Welcome to the 16th perfume advent calendar door and behind it hides none other than Jean Paul Gaultier's latest addition to the Le Male family, namely the Le Male Le Parfum.
By way of introduction, however, I would like to strike a few more thoughtful and blogesque notes today and shout at the top of my lungs:
Please wear what you want!
Wear what you like and don't pay too much attention to the divisions between men's and women's fragrances, because those are just owed to the marketing departments of the respective companies. One of my favorite topics when it comes to perfumes and their use.
But why does humanity still strive to be shoehorned in, to have a label printed on them? I think it's partly because the whole host of sheer possibilities requires a great deal of decisiveness. After all, we live in times when women can work in executive suites and men can look after the children at home, and that scares a lot of people. This requires new ways of thinking. A dissolution of old, traditional, often endlessly entrenched structures and conventions. After all, everything was better in the past? No, definitely not. We're all still not quite as emancipated (and I hate that word) as we'd like to be, in need of women's quotas and equality officers, but in theory everyone can do what they like.
Since this unsettles many, one wants to have at least in the drugstore and perfumery a certain order and overview, so the said shelf "only for men" must come. With products such as facial cleansing, it may even make sense, since men often have thicker skin and stronger beard hair, at least most of the time. However, I also once had a phase where I used facial care for men because I liked the fresh smell so much and a good friend of mine boycotts all shower gels with the label "for men", instead reaching for creamier formulations, gladly with coconut or vanilla scent. So who decided when what smells feminine and what smells masculine?
In the past, many women's fragrances were more tart than men's fragrances are today. And without the label "men's fragrance" some of the waters would pass easily as a women's fragrance. Many niche brands have understood this by now and declare their compositions as unisex, because this label is not only a marketing decision but could, and in my opinion should, also always be a socio-political attitude. In this sense, I consider all fragrances as unisex and see the respective classification only as a recommendation, because it lives much easier, because more boundless.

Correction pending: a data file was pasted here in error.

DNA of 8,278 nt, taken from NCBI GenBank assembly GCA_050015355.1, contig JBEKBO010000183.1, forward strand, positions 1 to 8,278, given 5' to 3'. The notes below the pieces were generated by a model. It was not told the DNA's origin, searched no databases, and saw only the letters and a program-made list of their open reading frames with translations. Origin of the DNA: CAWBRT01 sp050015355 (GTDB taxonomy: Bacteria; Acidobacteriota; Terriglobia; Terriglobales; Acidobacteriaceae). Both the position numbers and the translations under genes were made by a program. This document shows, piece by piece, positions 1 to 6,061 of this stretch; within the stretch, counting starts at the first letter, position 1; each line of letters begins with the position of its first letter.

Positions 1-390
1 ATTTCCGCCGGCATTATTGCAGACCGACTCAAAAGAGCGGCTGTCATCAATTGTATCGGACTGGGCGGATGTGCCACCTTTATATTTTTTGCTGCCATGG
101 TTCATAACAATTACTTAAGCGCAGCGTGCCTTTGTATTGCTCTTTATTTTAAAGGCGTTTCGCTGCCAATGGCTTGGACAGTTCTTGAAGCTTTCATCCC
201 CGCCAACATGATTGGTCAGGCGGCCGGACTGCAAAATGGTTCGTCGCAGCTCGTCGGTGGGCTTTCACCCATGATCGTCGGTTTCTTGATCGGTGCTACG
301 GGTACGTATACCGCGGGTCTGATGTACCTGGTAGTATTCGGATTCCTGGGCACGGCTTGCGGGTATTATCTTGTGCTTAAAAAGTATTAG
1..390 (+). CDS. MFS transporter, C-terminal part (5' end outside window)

But now finally to the fragrance: Le Male the Le Parfum appeared this year as the newest family member of the huge Le Male family. Many of the Le Male fragrances, with their numerous flankers, summer, winter, Easter and sailor versions, as well as the very first version, the eau de toilette, which was launched in 1995, were dreamed up by Francis Kurkdjian, who made perfume history by creating the first of the fragrances in the iconic male torso. His subsequent stellar career is well known to all perfumos. Le Male le Parfum was now, however, created by another perfumer duo, but ties in with the classic le Male:
Immediately upon spraying on, a tangy-fresh breeze blows around me, which quite clearly reveals the Le Male DNA. I am sure you have smelled this DNA before, if not consciously, then somewhere in public, train, bar or cinema. And I actually believe that there is no men's fragrance that I have smelled more often in my 20-year daily-to-work-with-the-train-driving career than this one. Shortly thereafter, the scent becomes more wintry and sweet; I smell almondy hints of marzipan, but they are not listed in the fragrance notes. Sweet iris combines with even sweeter vanilla and fades gently over woody. The ambery woods with slight synthetics that I can detect here in the drydown, surprisingly, I really like in this fragrance as they support it in the best possible way. The Le Male DNA pulls itself thereby through the entire fragrance.
So my expectations for this fragrance were extremely high and I have to say they were not disappointed. I like the fragrance so much that I have already worn it on many days and to close the Keris, it is absolutely UNISEX. So ladies, take heart. If you like the showery vibe of the original version and want to wear it adapted into a winter scent, go for it. I'm sure I'll be buying a big bottle of this when the sample is empty, because I think it's stunningly beautiful, classy and coherent in black and gold. He is particularly well suited in winter, as an everyday, going out but also as a cuddle and Einschlafduft.
To compare it with the most popular Le Male creations I would say, the original Eau de Toilette is the everyday, fresher signature fragrance, Ultra Male, the young, wild sweet-fruity party crasher and the Le Parfum the cuddly winter suitable, noblest and most adult of the series.
Thank you for reading,